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5 Things You Find in the Buenos Aires Bike Lanes That Aren’t Bicycles

By | [email protected] | March 11, 2014 11:40am


Ahhh, Buenos Aires. So much to see, so little time. Whether you’re getting your meat on at a parrilla, ripping up the dancefloor at a milonga or soaking up rays in the park, you want to make the most of your free time by shaving down your travel time. Walking will certainly add many minutes, miles and misery to your route, not to mention the perils of navigating the dodgy footpaths. Forget getting a colectivo, there’s surely a diversion or some cantankerous passenger holding up the cola by shouting at the driver about rising rates. Subte? Only if sucking in the armpit odor of a stranger creates an olfactory symphony in your nostrils. Mmmm. And obviously, avoid any form of vehicular transport if you don’t want to end up in a frenzy of knuckle-whitening hatred for the human race after sitting in traffic for 40 minutes.

Thank God, then, for the humble bicycle, getting you from A to B in a far speedier fashion. Since 2009, over 100km of bike lanes have been built in the city. The last time I mapped my work route from Villa Crespo to San Telmo, it took exactly one minute less for me to cycle as it did to take the Subte. Take that cramped, sweaty, underground, tin worm!

So off I go, every morning, not a care in the world, savoring the fresh air and my hair blowing in the wind…until I get to Avenida Corrientes, that is. Tackling the avenidas by bike can be nerve-wracking; motorbikes zooming past you if you stay on the left, buses cutting in front of you if you stay on the right, gritting your teeth and holding onto the handlebars for dear life until you make it to the sectioned-off safety of the bicisenda, or bike lane.

But not everyone in the city is bike lane savvy. It ain’t rocket science: bike lanes are for bikes. Period. So, before you don your head, shoulder, knees and toe pads to zip through the traffic looking for the closest bike lane, here’s a heads up on some pesky obstacles you may find lurking where there should be bikes.


Trash. Yes, trash. This is what you have to deal with all over any city, really, on a daily basis. Whether it’s dog shit that someone conveniently neglected to pick up, or broken glass from a smashed-in car window, trash is featured heavily on the streets of Buenos Aires. We all know how much of a pain in the ass it is for an innocent tire to fall victim to the evils of road debris, but the Buenos Aires bike lanes are host to another, bigger, more pain in the ass type of rubbish: the giant wheelie bin. Yes, this bike lane predator takes up the entire inside lane, and is also a visual impairment, leaving you prone to head-on collisions with other bikers.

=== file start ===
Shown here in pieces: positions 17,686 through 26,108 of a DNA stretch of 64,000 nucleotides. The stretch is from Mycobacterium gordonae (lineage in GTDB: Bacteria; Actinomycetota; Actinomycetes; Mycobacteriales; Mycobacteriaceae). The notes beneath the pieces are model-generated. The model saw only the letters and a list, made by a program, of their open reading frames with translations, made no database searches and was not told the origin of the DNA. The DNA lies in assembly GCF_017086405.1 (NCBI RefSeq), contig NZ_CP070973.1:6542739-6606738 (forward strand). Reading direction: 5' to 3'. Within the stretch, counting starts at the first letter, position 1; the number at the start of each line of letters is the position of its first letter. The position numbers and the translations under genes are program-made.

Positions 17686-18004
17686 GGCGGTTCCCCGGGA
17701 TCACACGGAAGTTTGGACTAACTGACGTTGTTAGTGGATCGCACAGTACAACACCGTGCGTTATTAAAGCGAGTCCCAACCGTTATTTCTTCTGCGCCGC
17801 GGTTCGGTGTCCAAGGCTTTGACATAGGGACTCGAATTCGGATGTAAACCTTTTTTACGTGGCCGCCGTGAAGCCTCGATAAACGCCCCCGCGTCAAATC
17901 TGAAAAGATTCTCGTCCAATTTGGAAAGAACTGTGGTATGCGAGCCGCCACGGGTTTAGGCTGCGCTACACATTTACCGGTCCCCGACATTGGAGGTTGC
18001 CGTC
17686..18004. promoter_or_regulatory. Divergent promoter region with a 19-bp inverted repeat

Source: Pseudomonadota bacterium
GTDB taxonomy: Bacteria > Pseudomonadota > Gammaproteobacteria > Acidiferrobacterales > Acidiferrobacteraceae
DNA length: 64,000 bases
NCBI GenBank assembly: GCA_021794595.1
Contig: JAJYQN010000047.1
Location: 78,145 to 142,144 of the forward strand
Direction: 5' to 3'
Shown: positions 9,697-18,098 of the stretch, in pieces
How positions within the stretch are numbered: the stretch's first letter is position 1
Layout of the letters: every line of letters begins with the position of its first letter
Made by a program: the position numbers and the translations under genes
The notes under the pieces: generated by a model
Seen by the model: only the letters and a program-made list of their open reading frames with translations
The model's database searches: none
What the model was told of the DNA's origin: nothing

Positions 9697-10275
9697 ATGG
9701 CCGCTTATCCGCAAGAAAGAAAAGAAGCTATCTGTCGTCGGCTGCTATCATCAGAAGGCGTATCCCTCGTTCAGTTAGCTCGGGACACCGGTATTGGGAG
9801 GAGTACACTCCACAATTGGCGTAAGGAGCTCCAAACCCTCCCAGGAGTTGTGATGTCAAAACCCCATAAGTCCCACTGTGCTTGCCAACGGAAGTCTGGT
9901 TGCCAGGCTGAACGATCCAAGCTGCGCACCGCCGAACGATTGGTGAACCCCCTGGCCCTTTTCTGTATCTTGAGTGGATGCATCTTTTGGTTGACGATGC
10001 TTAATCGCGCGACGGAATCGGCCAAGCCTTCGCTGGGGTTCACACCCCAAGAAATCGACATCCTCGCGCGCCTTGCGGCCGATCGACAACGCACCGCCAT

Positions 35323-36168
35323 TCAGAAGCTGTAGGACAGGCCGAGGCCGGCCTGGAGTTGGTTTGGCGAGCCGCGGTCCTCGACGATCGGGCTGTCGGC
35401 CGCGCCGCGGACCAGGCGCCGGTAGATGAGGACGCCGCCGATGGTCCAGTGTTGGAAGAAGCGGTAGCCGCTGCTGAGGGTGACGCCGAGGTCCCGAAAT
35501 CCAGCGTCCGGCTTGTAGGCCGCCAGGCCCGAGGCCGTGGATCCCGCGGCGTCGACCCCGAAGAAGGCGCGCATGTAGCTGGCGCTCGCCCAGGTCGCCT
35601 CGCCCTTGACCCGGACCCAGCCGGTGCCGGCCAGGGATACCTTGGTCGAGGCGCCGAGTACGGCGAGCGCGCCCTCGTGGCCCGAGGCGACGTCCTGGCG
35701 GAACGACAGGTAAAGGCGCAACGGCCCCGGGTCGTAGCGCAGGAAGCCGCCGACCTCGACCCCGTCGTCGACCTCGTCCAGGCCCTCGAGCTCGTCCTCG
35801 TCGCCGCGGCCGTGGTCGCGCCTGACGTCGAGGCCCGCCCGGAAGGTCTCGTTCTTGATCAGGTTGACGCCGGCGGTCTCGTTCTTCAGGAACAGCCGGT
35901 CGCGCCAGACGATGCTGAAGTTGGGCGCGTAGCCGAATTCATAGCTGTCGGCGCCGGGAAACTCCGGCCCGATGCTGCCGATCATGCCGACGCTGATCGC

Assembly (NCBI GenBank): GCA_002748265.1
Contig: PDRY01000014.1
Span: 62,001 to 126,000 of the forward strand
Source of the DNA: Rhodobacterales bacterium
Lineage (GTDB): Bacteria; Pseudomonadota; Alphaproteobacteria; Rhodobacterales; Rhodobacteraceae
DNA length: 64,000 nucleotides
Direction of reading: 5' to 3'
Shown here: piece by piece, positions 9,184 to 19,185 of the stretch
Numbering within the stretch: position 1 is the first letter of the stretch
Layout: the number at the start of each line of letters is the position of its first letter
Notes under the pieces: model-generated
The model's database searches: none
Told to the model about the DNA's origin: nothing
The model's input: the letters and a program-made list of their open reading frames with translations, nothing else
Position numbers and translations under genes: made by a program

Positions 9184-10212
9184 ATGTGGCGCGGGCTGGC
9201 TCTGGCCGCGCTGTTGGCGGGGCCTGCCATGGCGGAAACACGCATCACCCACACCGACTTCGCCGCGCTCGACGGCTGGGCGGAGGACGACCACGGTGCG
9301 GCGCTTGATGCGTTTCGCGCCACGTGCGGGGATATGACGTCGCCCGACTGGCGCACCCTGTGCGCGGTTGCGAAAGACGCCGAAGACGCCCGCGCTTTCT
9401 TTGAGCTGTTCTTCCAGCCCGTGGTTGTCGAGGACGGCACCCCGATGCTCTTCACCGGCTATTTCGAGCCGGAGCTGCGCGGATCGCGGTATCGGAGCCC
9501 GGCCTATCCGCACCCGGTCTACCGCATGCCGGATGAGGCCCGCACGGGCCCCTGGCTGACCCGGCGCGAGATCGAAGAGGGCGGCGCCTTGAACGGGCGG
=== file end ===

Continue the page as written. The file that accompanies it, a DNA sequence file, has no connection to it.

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(Photo via


The weave does what it says on the tin – you weave in, out and around the rubbish. This can be a bit more difficult if you face oncoming traffic while avoiding the wheelie bin, but just keep your eyes peeled and you should be okay.


Whether they are crossing the street, avoiding footfall on the pavements or standing idly chatting, people in bike lanes are a bike’s nemesis. Old people are especially treacherous, as the guilt attached to knocking one of them down far outweighs the anger at them being in the bike lane in the first place. Not that I’m speaking from experience, it’s just a hypothesis.

Still, humans are the single largest threat to a pleasant cruise through the city. If God had intended us to walk, he wouldn’t have invented bikes, and by proxy, bike lanes. So stay on the pavement before I plough through you on my hog.


This is literally the only way to part the sea of pedestrians like Moses. If you encounter a pesky pedestrian, shout, “HOLA, PERMISO!” at the top of your lungs.


Upholding the law? Or holding-up bike traffic? Police think it’s their right to obstruct bike lanes wherever they see fit, screeching up in their cop cars and parking them willy-nilly across not one, but both bike lanes. The hubris! Who knows, maybe it is their right, but it doesn’t make it any less annoying.


Don’t fuck with the police, they are scary and have power. Sorry, you just gotta suck this one up.


You can’t really hold it against these guys. If I had to push a giant cart full of cardboard around all day, I’d be taking the easiest and safest route as well. Luckily, cartoneros are aware of the fact that they are in bike lanes and are generally on the lookout for passing bikes, doing their utmost to let you pass safely.

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(Photo via


This is a tough job, and in the end they may be the only people actually recycling in this city. So practice patience. It’s not like you’re in a hurry, right?


Downside: generators are massive. Upside: their presence is usually seasonal. High demand on the electricity grid in cities with dense populations can cause huge power outages for days on end, usually in extremely hot weather when everyone has the AC on a full blast. Cue the influx of generators to supply electricity, and consequently, their presence on bike lanes. Again, though, you can’t really be too pissed off about this one, because 10 seconds of detour is easily outdone by the absolute ecstasy of having electricity after a few days of living in the dark ages.

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(Photo via


If there is a giant generator in your way, be very careful, especially if the traffic is going the opposite way to which you are riding. Drivers can’t see you coming from the other side, so wait until the coast is clear and then go.

So peeps, cycle safe, cycle far, and cycle unobstructed. May the Gods of two wheels be with you today. (And please do wear a helmet, it’s dangerous out there, kids.)

* Thanks for pointing it out, Twitter police! Obviously you know what I meant. 😉